In whispering plaudit to the silent soul.
Heaven notes the sigh afflicted goodness heaves,
Hears the low plaint by human ear unheard,
And from the cheek or patient sorrow wipes
The tear, by mortal eye unseen, or scorned.

THE WELCOME.—Thomas Davis.

Come in the evening or come in the morning,
Come when you're looked for, or come without warning,
Kisses and welcome you'll find here before vou,
And the oftener you come here the more I'll adore you.
Light is my heart since the day we were plighted,
Red is my cheek that they told me was blighted;
The green of the trees looks far greener than ever,
And the linnets are singing, "True lovers, don't sever!"

I'll pull you sweet flowers, to wear if you choose them;

Or, after you've kissed them, they'll lie on my bosom.

I'll fetch from the mountain its breeze to inspire you;

I'll fetch from my fancy a tale that won't tire you.
Oh! your step's like the rain to the summer-vexed farmer,
Or sabre and shield to a knight without armor;
I'll sing you sweet songs till the stars rise above me,
Then, wandering, I'll wish you, in silence, to love me.

We'll look through the trees at the cliff, and the eyrie,
We'll tread round the rath on the track of the fairy,
We'll look on the stars, and we'll list to the river,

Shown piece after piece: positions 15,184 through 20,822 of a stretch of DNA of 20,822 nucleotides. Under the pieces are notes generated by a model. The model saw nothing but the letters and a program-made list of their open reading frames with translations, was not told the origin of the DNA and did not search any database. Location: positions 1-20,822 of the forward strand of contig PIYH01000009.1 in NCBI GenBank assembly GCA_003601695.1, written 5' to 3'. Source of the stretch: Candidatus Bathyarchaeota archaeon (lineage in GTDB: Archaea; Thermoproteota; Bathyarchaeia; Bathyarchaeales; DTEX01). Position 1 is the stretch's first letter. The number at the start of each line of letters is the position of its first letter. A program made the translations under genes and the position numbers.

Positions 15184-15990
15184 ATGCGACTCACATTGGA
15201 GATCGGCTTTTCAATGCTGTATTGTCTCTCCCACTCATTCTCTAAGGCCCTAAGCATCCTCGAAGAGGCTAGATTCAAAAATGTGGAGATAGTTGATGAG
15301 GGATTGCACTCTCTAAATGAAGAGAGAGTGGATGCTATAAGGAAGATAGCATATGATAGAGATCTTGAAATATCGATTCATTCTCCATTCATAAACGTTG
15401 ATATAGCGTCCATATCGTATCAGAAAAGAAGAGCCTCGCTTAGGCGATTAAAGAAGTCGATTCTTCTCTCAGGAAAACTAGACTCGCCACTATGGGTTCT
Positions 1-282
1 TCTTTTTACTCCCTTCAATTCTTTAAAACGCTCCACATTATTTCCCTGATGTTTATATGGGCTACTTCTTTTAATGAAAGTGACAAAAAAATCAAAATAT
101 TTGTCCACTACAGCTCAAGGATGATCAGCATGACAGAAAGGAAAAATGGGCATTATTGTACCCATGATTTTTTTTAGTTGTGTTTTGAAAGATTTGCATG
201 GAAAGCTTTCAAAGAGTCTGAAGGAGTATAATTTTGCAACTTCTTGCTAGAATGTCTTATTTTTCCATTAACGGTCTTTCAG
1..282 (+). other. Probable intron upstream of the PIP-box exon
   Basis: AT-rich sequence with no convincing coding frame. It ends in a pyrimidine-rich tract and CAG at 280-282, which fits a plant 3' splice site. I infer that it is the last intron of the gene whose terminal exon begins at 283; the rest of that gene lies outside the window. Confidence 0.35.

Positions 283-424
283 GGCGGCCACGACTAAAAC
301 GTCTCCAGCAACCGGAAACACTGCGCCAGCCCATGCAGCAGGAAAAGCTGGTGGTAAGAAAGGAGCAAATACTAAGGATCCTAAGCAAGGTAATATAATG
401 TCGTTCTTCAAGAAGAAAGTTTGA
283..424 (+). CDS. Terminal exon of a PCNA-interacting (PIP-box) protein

Till you ask of your darling what gift you can give her.
Oh! she'll whisper you, Love as unchangeably beaming,
And trust, when in secret most tunefully streaming,
Till the starlight of heaven above us shall quiver,
As our souls now in one down eternity's river."

So come in the evening or come in the morning,
Come when you're looked for, or come without warning,
Kisses and welcome you'll find here before you,
And the oftener you come here the more I'll adore you!
Light is my heart since the day we were plighted,
Red is my check that they told me was blighted;
The green of the trees looks far greener than ever,
And the linnets are singing, "True lovers, don't sever!"

REPLY TO "THE WELCOME."—W. F. Fox.

I'll come in the evening. I'll come in the morning;
11! come unannounced, I'll come after warning:
I'll come, since my coming in haste or at leisure
But brings to the one that I love a new pleasure.